Crafting health care policy by fiat and wrecking ball is no way to govern.
Nevertheless, that is what is emerging courtesy of President Donald Trump in the absence of thoughtful health care reform from Congress.
Republicans in control of Congress repeatedly failed in their efforts to repeal and replace the Affordable Care Act, in part because a few GOP senators recognized the harm the replacement proposals might cause.
Rather than pursue a fully vetted, bipartisan fix to real problems with the ACA, Trump’s administration has resorted to sabotage. It has reduced both marketing to encourage ACA enrollment and the enrollment window.
On Thursday, Trump issued an executive order that could enable some health insurance plans to bypass important ACA consumer protections. He then announced that his administration would act unilaterally to scrap federal subsidies for co-payments and deductibles in ACA plans. Republicans argue those payments are illegal because they were paid by President Barack Obama’s administration, but never appropriated by the legislative branch. That question remains unresolved in the courts.
Trump tweeted that the ACA was a “broken mess” and that his administration will give America “great” health care.
Trump’s impatience is understandable, but no valid basis to pursue policies that will harm Americans. Hardball tactics are fine for corporate boardrooms. Resorting to them to dictate the nation’s health care reform is cruel.
Aspects of the ACA require reform, but it is not a broken mess. Pennsylvania recorded its lowest uninsured rate, 5.6 percent, in 2016. “Our market was on a path to stability,” said Jessica Altman, acting commissioner of the Pennsylvania Insurance Department.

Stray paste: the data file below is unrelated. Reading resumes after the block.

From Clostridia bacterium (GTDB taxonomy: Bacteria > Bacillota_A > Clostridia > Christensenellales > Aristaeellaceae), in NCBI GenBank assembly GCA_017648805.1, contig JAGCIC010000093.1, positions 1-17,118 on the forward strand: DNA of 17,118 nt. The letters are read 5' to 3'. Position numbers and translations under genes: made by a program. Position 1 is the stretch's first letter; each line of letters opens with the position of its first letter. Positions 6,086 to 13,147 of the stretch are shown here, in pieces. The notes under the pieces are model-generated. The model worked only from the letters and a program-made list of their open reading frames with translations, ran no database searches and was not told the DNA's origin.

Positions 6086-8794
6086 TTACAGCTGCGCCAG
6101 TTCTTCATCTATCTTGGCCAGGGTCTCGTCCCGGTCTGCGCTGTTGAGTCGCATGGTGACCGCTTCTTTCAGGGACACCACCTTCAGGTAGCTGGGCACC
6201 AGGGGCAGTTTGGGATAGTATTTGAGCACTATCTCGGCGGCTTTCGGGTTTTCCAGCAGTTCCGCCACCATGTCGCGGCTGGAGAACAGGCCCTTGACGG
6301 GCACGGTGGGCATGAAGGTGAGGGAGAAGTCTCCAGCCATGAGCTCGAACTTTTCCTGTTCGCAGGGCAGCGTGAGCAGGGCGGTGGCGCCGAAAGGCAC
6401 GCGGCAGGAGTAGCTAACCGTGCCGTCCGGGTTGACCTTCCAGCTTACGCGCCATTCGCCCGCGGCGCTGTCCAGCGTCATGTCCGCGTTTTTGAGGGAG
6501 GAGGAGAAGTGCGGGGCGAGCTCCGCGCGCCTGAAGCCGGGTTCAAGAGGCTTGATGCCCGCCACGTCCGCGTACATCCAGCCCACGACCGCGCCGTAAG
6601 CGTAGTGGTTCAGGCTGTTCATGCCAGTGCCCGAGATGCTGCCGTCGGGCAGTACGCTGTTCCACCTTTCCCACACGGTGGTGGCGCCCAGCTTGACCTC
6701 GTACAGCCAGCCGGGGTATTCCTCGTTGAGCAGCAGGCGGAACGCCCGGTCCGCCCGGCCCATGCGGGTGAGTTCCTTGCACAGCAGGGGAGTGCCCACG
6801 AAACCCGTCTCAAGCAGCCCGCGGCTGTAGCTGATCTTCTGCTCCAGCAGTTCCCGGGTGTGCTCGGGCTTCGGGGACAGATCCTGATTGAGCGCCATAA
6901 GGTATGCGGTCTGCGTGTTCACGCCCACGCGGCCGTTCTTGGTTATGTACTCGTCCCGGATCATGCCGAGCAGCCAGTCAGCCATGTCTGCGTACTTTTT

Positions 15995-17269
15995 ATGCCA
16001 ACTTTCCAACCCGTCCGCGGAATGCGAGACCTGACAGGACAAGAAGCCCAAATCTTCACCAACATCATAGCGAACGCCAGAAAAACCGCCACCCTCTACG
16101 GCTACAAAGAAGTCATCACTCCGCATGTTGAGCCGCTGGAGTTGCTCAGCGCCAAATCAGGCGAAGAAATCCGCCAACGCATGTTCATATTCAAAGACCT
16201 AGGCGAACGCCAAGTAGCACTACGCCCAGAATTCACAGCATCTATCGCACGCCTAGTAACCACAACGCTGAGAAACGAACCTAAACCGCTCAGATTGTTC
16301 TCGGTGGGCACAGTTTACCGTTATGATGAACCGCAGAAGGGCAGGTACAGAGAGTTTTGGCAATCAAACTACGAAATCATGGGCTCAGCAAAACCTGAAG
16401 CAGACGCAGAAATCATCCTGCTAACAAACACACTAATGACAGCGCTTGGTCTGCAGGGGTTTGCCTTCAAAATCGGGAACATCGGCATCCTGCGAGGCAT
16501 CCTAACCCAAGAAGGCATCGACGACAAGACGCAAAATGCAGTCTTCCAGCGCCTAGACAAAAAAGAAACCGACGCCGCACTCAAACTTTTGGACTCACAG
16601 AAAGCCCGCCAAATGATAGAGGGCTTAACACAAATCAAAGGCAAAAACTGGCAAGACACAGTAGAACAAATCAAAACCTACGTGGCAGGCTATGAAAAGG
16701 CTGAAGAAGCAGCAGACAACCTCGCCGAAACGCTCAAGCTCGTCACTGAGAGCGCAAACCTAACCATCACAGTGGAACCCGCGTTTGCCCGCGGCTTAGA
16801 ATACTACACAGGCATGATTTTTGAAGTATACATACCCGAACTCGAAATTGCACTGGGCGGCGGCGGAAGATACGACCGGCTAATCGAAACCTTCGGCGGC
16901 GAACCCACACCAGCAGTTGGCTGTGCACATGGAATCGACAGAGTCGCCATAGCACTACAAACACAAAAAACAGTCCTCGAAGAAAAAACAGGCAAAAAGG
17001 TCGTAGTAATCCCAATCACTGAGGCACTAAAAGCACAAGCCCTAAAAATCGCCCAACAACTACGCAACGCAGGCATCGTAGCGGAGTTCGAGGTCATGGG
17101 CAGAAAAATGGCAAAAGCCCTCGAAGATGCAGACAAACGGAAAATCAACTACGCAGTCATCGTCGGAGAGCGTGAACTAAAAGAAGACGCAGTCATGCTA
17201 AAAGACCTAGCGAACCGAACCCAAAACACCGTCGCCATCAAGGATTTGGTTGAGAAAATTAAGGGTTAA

As a result of Trump’s decision to end cost-sharing payments to health insurers, we learned Monday that premium hikes for Pennsylvanians enrolled in ACA plans are expected to increase an average of 30 percent. That is nearly four times the 8 percent price hike for ACA health insurance plans the Pennsylvania Insurance Department had previously predicted, absent Trump’s actions.
The rate hikes will hit hardest about 85,000 Pennsylvanians who make more than 400 percent of the federal poverty level and who are enrolled in ACA silver-level individual plans.
Others who earn less will be shielded by ACA tax credits that will increase as the premium rates increase. While that keeps coverage in place, it also has the unwanted effect of increasing the federal deficit. The nonpartisan Congressional Budget Office predicted an end to cost-sharing payments would hike the federal deficit by $194 billion over a decade. How is that great?
State officials are urging those impacted to shop for other plans, as well they should. Still, they should not be left to scramble on a matter of such importance.
Better if Congress simply did its job.
— Erie Times News